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Posted by on Feb 26, 2013 in Aesthetics, Culture, In the news, Law | 1 comment

Chris Berg on I Want Your Love

Chris Berg has written a cogent and comprehensive piece about the ban in Australia on the film I Want Your Love. It seems that the ban is motivated by a claim that a six-minute sex scene does not have narrative justification. Berg argues about how this could ever be established, and it does, indeed, seem like a weak basis for banning anything. Whether or not you consider a particular scene in a narrative of any kind to be justified – as opposed to “gratuitous”, I suppose – is going to depend very much on your overall interpretation of the narrative.

That’s not to say we can never make judgments – whether as writers, editors, or readers/viewers of narratives – that certain scenes could be left out without loss of narrative coherence or artistic impact. Indeed, we all make judgments like this all the time. Some such judgments may make more sense than others, and it may be that some could be justified to the majority of people who have been brought up in a particular narrative tradition. All the same, it’s drawing a long bow to think that these sorts of judgments should be given legal effect, especially in contested and perhaps complex cases.

In any event, even if a sex scene could be shown to most people’s satisfaction to be gratuitous in the context of a particular film (viewed, in turn, in the context of a particular tradition of filmmaking and watching), so what? What is it about sex that makes it so problematic that it has to be given some special narrative justification? Why is a film with an arguably gratuitous sex scene more problematic than any other film that we might consider flabby or self-indulgent, or badly edited, with scenes that the audience could have done without? Really, what’s wrong with enjoying sex scenes for their own sake without worrying too much about how much narrative justification they might have? A scene that strikes us as gratuitous might detract from the artistic merit of a film, as judged by some relevantly widely accepted standard… but why should that be the law’s business? Surely the law doesn’t exist to force films to be tightly edited, all for the artistic gratification of the public.

No, sex is being treated here as especially dangerous to the social order. Sex scenes are considered prima facie problematic as a matter of public policy, requiring some special artistic justification (this sounds a bit like the way reproduction is used, in some moral systems, to justify actual sex… sex is viewed as prima facie shameful and wrong). But, again, why is that so?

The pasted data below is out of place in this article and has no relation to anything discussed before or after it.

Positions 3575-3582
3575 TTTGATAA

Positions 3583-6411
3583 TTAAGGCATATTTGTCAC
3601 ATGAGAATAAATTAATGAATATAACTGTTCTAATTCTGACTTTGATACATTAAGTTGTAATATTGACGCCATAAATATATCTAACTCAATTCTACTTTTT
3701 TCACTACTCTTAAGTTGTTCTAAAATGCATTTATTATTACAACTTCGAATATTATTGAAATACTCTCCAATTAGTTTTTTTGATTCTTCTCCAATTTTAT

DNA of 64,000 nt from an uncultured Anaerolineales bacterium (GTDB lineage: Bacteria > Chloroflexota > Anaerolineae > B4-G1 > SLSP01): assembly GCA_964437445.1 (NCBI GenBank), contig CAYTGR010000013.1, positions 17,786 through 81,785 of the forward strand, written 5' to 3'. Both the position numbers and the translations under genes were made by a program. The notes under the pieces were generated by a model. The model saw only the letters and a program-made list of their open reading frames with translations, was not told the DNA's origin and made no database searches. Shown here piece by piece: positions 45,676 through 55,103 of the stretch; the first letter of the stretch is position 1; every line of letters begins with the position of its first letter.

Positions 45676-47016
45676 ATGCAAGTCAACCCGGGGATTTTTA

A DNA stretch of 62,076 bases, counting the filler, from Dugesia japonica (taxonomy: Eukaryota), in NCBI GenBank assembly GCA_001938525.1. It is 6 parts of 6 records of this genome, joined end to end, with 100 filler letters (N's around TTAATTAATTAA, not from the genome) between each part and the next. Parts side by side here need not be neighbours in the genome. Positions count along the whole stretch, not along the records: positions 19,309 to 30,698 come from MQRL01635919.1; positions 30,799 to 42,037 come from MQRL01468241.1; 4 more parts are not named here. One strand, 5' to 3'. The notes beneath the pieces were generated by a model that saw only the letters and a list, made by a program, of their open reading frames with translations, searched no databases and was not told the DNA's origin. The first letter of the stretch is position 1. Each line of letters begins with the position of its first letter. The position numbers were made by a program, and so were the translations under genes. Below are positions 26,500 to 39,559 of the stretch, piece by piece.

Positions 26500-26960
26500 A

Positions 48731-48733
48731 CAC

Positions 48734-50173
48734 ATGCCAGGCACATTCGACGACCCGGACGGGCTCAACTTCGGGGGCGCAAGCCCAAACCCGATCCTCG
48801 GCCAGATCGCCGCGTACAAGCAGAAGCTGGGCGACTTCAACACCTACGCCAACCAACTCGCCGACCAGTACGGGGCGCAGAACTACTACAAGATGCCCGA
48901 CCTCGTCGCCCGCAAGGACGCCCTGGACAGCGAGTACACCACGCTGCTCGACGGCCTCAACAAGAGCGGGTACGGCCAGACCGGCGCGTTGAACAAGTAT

If it could somehow be demonstrated that there is a tight causal nexus between people viewing sex scenes and the occurrence of substantial downstream harmful acts, such as rapes and sexual assaults, at least we’d have the beginning of an argument. But nothing like that has ever been demonstrated – not even with specific types of high-impact pornography.

Don’t get me wrong. Within a prevailing tradition of interpretation it might be possible to conclude, in a class of cases, that a scene is gratuitous – that the artistic effect and narrative coherence of a film don’t require it, given how people “read” films in the society. It’s even possible that the censorship board made a supportable decision, based on the law, in this particular case. But there is no reason for the law to take this form. Sex is not a mad dog that needs to be locked up and muzzled. Sex doesn’t bite. The whole thing is ridiculous.

  • Ronlawhouston

    This is one of those areas where the US by allowing such films has actually created a free market approach to the issue of “gratuitous” sex scenes. In the US you’re free to put as many of these scenes in your film as you like. However, you’ll end up with your film getting a NC-17 rating which can dramatically hurt the commercial viability of the film. For such a dysfunctional country, we do sometimes luck into workable solutions.